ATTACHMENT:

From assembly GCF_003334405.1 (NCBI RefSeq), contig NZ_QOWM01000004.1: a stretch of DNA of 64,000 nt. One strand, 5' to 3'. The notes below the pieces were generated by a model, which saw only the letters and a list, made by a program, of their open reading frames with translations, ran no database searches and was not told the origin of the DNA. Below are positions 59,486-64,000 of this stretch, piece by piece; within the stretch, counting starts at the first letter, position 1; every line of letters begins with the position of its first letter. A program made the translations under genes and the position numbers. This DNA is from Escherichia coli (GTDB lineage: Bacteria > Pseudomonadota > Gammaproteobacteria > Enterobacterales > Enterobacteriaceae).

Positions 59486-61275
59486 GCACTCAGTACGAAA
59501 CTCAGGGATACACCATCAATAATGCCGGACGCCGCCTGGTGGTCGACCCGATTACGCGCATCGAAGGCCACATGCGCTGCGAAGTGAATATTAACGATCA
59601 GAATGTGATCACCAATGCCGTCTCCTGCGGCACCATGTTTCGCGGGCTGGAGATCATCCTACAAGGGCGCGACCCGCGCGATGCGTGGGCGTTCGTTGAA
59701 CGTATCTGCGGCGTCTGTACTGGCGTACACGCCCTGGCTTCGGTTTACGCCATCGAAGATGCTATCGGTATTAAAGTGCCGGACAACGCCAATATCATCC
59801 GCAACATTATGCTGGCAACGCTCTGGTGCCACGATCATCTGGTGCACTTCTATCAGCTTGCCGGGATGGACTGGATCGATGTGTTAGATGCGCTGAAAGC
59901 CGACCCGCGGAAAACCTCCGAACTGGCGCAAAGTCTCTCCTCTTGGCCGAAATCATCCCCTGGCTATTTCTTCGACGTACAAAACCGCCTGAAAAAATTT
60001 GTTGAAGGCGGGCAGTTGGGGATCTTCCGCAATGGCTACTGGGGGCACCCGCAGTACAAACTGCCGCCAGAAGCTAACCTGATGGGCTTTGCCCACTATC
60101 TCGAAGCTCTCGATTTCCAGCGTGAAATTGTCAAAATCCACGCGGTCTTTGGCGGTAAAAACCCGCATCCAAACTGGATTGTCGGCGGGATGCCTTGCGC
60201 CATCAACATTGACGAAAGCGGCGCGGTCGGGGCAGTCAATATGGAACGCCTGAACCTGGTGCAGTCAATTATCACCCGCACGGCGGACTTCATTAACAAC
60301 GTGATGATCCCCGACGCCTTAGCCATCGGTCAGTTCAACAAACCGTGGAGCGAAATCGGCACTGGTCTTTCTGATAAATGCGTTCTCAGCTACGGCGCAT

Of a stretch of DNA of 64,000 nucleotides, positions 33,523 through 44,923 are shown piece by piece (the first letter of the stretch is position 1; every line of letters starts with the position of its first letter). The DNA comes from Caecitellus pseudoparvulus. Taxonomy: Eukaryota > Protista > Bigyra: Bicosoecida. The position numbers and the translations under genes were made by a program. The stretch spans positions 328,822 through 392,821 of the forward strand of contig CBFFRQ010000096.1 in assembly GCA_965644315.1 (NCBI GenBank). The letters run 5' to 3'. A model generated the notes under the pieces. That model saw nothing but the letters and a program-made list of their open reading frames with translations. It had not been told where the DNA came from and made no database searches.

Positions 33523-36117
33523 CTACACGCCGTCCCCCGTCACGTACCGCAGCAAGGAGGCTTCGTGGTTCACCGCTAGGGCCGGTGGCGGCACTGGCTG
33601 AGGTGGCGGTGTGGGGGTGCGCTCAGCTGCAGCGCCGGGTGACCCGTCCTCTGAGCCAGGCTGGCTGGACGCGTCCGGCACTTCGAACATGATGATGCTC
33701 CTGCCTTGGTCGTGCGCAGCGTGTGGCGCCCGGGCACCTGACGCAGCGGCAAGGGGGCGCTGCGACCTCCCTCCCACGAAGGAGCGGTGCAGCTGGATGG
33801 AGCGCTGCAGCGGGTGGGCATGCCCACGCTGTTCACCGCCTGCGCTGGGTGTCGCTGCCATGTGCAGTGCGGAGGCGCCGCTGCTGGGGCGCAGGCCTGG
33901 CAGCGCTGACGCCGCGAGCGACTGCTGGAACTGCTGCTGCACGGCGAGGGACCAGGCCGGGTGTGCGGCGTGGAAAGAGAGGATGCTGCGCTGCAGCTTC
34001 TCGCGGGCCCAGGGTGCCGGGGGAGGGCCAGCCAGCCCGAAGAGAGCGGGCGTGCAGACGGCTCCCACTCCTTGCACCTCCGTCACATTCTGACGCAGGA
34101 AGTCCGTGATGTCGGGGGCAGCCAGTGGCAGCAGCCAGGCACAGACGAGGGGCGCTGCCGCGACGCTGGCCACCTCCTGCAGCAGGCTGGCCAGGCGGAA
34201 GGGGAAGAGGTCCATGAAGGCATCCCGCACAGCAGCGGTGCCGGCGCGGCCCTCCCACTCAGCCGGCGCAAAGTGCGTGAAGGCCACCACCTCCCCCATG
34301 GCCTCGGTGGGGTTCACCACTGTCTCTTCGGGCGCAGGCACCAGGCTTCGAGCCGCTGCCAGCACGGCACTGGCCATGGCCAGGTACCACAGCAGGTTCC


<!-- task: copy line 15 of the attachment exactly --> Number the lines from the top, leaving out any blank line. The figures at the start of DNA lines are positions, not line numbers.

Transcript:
33523 CTACACGCCGTCCCCCGTCACGTACCGCAGCAAGGAGGCTTCGTGGTTCACCGCTAGGGCCGGTGGCGGCACTGGCTG